Eight International Research Councils Announce Round Two of the Digging into Data Challenge

31 03 2011

An 8-nation agreement has produced a produced a new opportunity for scholars interested in digital humanities and social sciences called Digging Into Data. The deadline for submissions for Round 2 is June 16. I have an idea for a project that would be eligible for Digging Into Data funding, but I wouldn’t want to take the lead in writing a grant proposal. So I am going to just outline the idea here (see below) and then ask scholars who would be interested in developing the idea still further to contact me.

From the press release:

Today, eight international research funders are jointly announcing their participation in round two of the Digging into Data Challenge, a grant competition designed to spur cutting edge research in the humanities and social sciences. The Digging into Data Challenge asks researchers these provocative questions:  How can we use advanced computation to change the nature of our research methods? That is, now that the objects of study for researchers in the humanities and social sciences, including books, survey data, economic data, newspapers, music, and other scholarly and scientific resources are being digitized at a huge scale, how does this change the very nature of our research? How might advanced computation and data analysis techniques help researchers use these materials to ask new questions about and gain new insights into our world?

The first round of the Digging into Data Challenge sparked enormous interest from the international research community and led to eight cutting-edge projects being funded. There has also been increased media attention to the question of so-called “big data” techniques being used for humanities and social sciences research, including a recent cover article in the journal Science.

The eight sponsoring funding bodies for Round Two of Digging into Data are:

The eight sponsoring funding bodies include the Arts & Humanities Research Council (United Kingdom), the Economic & Social Research Council (United Kingdom), the Institute of Museum and Library Services (United States), the Joint Information Systems Committee (United Kingdom), theNational Endowment for the Humanities (United States), the National Science Foundation(United States), the Netherlands Organisation for Scientific Research (Netherlands), and theSocial Sciences and Humanities Research Council (Canada).

Individual submissions are not allowed here. Teams of scholars have to submit proposals. The teams have to be interdisciplinary and include academics in more than one of the participating countries.

Final applications will be due June 16, 2011.  Further information about the competition and the application process can be found at http://www.diggingintodata.org.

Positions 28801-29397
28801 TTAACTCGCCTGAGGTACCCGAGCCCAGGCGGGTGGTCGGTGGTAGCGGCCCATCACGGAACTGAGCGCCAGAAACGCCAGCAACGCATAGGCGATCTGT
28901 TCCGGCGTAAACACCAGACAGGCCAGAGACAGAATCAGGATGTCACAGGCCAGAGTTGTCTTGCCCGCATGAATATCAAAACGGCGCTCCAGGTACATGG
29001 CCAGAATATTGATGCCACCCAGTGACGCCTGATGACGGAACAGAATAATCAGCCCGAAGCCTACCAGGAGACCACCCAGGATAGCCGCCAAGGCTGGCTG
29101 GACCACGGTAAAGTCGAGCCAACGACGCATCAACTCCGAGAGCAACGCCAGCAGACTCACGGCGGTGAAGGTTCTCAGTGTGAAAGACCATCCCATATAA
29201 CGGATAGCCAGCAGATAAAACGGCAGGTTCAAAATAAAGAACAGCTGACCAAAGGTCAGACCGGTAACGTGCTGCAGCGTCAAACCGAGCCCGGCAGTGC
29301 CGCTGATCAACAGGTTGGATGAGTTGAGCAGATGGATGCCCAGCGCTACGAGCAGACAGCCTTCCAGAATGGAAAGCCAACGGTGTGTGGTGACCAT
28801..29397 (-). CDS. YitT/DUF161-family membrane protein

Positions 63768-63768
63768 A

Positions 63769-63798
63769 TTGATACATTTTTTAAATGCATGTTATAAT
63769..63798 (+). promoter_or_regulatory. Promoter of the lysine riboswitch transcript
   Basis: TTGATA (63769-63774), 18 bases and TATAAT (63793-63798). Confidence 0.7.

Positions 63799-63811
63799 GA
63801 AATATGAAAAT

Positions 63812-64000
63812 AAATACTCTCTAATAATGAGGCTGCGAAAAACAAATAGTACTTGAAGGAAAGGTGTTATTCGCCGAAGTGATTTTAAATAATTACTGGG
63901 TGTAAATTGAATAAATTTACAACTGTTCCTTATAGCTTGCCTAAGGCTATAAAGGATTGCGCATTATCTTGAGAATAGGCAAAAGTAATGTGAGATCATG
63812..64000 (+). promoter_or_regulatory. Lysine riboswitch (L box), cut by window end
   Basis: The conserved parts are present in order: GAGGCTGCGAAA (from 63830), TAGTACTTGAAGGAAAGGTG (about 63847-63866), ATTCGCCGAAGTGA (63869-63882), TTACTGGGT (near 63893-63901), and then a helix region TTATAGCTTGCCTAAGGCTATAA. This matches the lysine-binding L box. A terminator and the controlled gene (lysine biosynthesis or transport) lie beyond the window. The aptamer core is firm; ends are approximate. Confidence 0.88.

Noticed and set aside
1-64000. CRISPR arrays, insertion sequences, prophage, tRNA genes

Ok, so here is my idea. We have pretty good records for the daily prices of government bonds traded on the London and Amsterdam exchanges for the 18th and 19th century.  From the late 19th century, we have good data for the prices of corporate bonds and equities (e.g., shares of US railroads). Digitizing all of this data so that people can do really robust quantitative analysis would take lots of work, but with a big budget to hire RAs, you could do it and then put the results online. The thing I am really interested in is how information flows influenced the price of bonds: before undersea telegraphs, it took a long time for news of, say, a military reversal overseas to reach bondmarkets. There has been some great research done analysing historical bond yields and news of political and military events, but with a big dataset we could do lots more. In fact, there are probably uses of this data that haven’t even occurred to me.

Anyone interested in applying to Digging Into Data to do something along these lines is welcome to contact me. Given my other commitments, I probably couldn’t be part of the team submitting a bid, but I would love it if someone could take up this idea, since I would final the final result (the database) to be really useful. The team creating this project would likely include historians, economists with really strong stats background, and computer scientists and digital humanities experts.

I’m kinda thinking aloud here, so I apologize for this inconclusive post.

References:

Weidenmier, Marc. 2000. “The Market for Confederate Cotton Bonds”. Explorations in Economic History. 37 (1)

Frey, Bruno S., and Daniel Waldenström. 2007. Using financial markets to analyze history: the case of the Second World War. Zurich: Inst. for Empirical Research in Economics.


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